I have earned many finisher’s medals since my return to running in November of 2009. On the right is a small photo of most of them. Each medal has a story, a context, a tale of triumph, defeat, friends, and laughs.
Why would I only display 9 of them on my medal rack? Because some memories/achievements are bigger than others. These are the stories I want to remember. These are the stories I want to tell.
From left to right…
Knoxville Marathon 2010: The first medal represents my first marathon. In March of 2010, I was less than well-informed about the needs of an endurance athlete. My training was sparse. I had no nutrition plan. I had taken one drink of water on one training run. That was it. Nothing else had passed through my lips on a training run. No calories. One drink of water on one long run. If you know anything about endurance nutrition and hydration, you know where this led. I ran reasonably well until mile 17 and the bottom fell out. My legs locked up and I could barely walk. The skies grew dark and a cold, windy rain set in. I walked the rest of the way. I shivered. I must have looked pitiful, because the medics checked on me frequently for the rest of the marathon. I was determined that I did not need help and I would finish. I did. 5:34:38. Then I could barely move for a week. Good times. I am not a quitter.
Knoxville Marathon 2011: The second medal happened 1 year later. One year of studying running. One year of reading and studying. One year of training. One year of learning about hydration and nutrition. I only ran two races between my first and second marathon, but I trained. I didn’t train every day, but I trained all year. This time when I got to mile 17, I could feel that my body was being challenged, but I knew how to pace myself. I paid close attention and ran as fast as I could without cramping. I gradually slowed down, but never stopped. 3:55:59. More than 1.5 hours faster than the first try. Consistent studying and training pays off.
7 Bridges Marathon 2012: In the fall of 2011, I ran my third marathon, the Seven Bridges Marathon in Chattanooga, TN. I had done more studying and a lot more training. I managed to shave another big chunk of time, finishing in 3:27:27. This was great progress and I was very happy, but it was also painful. I cramped hard in mile 26. I was on pace to qualify for Boston until that moment. I could see the finish line, but I could not get to it. I had to stand and wait for my legs to calm down. My time was 2 minutes and 27 above the Boston mark for my age group. But this medal is from the 2012 Seven Bridges Marathon. Why this one? It marks my victory over two things: cramping and gluten. I had started the 2012 Knoxville Marathon in April, but had to stop. I had been getting weaker during my taper instead of stronger. I tried to ignore it, but I could not. I spent more than half of 2012 trying to figure out why I was sick. Finally in September, I was diagnosed as gluten-intolerant. I stopped eating wheat for 6 weeks. Then I ran the 7 Bridges Marathon. Even though I had been weak for 6 months, I had trained anyway. I was hoping that the slow paces would pay off because of the big efforts that it took to fight through my weakened state. That gamble paid off at 7 Bridges. My slower, weaker, but valiant attempts at training during my illness led to a finish time of 3:22:44. I had beaten gluten. I had beaten the cramps. I had qualified for the Boston Marathon for the first time. This medal will always have a place on my medal rack.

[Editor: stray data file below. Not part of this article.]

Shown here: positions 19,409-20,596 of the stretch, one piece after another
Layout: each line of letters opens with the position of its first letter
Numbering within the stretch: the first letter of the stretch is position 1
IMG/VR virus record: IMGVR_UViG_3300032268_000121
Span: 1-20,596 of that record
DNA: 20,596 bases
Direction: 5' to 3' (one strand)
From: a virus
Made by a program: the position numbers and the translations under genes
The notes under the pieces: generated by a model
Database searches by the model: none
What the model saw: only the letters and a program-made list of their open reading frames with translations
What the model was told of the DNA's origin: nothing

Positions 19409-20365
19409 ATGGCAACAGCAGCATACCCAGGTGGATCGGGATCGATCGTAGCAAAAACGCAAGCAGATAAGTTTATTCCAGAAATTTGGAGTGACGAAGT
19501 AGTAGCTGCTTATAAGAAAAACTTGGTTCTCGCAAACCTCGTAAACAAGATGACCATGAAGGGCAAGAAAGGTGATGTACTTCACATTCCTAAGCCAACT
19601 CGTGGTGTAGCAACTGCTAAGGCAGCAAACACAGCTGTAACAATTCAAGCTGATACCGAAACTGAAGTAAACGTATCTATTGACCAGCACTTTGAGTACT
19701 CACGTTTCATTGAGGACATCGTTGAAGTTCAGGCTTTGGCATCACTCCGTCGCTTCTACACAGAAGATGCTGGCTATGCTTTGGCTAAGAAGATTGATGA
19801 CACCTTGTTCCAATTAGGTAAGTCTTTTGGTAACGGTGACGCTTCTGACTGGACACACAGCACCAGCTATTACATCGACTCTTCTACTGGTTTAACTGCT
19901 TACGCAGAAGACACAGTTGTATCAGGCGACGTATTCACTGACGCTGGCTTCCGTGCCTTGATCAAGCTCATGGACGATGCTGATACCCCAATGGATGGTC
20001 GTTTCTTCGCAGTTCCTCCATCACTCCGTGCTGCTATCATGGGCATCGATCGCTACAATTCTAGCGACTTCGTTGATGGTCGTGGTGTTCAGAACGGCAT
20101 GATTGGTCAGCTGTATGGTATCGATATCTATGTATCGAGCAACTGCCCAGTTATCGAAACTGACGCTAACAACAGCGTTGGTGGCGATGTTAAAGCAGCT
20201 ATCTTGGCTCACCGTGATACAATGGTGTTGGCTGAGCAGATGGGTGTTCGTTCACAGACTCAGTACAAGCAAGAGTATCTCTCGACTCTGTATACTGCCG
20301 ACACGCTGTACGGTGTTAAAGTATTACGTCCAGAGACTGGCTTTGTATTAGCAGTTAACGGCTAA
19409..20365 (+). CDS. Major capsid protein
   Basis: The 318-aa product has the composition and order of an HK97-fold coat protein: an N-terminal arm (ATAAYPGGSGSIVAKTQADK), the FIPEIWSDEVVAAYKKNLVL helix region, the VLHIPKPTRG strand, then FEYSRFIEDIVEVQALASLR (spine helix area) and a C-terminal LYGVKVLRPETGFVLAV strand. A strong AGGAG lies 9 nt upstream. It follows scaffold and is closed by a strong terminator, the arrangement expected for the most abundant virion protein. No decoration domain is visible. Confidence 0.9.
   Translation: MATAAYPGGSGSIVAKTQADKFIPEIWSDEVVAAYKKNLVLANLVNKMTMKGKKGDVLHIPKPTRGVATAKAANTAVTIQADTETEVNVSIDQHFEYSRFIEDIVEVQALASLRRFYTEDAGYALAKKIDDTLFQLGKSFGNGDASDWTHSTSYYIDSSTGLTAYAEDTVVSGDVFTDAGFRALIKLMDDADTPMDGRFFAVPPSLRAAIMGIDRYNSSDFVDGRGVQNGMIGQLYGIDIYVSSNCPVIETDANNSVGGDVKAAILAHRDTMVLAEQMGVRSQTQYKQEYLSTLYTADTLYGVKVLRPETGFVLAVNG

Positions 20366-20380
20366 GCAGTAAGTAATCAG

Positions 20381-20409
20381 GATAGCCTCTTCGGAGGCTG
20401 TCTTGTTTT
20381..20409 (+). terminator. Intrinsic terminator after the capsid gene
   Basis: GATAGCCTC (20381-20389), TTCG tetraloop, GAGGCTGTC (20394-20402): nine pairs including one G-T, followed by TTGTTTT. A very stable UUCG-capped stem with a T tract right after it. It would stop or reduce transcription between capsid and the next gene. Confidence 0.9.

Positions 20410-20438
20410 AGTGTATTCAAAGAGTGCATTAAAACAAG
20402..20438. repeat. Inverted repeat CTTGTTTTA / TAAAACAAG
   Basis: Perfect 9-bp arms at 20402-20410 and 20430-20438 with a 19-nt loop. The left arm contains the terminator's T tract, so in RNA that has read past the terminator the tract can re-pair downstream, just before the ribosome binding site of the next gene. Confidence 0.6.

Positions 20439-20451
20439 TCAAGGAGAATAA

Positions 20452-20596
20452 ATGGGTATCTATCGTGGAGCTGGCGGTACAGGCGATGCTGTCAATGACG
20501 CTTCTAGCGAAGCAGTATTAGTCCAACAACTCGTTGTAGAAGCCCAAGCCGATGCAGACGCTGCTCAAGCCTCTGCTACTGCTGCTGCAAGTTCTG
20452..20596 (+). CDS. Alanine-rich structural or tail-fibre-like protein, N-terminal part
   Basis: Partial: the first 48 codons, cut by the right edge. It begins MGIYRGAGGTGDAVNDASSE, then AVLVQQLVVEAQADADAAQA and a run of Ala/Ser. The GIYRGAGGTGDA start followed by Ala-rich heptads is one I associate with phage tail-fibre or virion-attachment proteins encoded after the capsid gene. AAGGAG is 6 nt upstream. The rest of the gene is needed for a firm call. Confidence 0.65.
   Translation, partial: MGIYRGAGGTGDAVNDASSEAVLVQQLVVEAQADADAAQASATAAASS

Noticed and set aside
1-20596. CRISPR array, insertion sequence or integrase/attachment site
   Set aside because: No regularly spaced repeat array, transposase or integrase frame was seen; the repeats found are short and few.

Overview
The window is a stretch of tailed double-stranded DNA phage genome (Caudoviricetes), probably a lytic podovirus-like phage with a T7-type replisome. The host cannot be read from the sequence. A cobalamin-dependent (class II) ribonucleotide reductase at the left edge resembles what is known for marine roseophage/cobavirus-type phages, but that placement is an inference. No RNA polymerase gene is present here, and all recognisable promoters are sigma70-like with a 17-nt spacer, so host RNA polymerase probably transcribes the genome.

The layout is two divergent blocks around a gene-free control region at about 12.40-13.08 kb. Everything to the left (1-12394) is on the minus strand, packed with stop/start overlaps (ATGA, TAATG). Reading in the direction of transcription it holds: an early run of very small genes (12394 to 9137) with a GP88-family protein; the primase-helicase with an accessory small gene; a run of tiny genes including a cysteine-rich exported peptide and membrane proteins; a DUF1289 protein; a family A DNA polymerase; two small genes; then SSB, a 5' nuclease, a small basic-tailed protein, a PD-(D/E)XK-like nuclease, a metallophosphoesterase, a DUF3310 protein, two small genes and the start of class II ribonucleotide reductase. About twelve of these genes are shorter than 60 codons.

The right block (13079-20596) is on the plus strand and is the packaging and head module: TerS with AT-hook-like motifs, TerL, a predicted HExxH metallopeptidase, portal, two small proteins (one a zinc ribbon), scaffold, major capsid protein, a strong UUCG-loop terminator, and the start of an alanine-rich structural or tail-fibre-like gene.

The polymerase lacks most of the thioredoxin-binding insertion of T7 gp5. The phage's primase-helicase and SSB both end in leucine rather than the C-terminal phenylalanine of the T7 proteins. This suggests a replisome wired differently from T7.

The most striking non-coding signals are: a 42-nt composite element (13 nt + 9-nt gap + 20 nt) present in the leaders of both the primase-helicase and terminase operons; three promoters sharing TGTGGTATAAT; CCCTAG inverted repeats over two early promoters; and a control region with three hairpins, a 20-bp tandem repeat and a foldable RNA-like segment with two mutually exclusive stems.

Shamrock Marathon 2013: After that, I was healthy and ready to score another big PR. I had now studied three very different marathon training strategies. I had even written a book about running. I was laser-focused. I had very consistent training with a very consistent strategy. It paid off again. Even though I still gradually slowed down, I did my best job of pacing ever. I did cramp just a bit, but I was 100 yards from the finish. I jogged it in for a 3:13:22. My second BQ (Boston-Qualifying time). Not only that, but I had BQed by more than 9 minutes.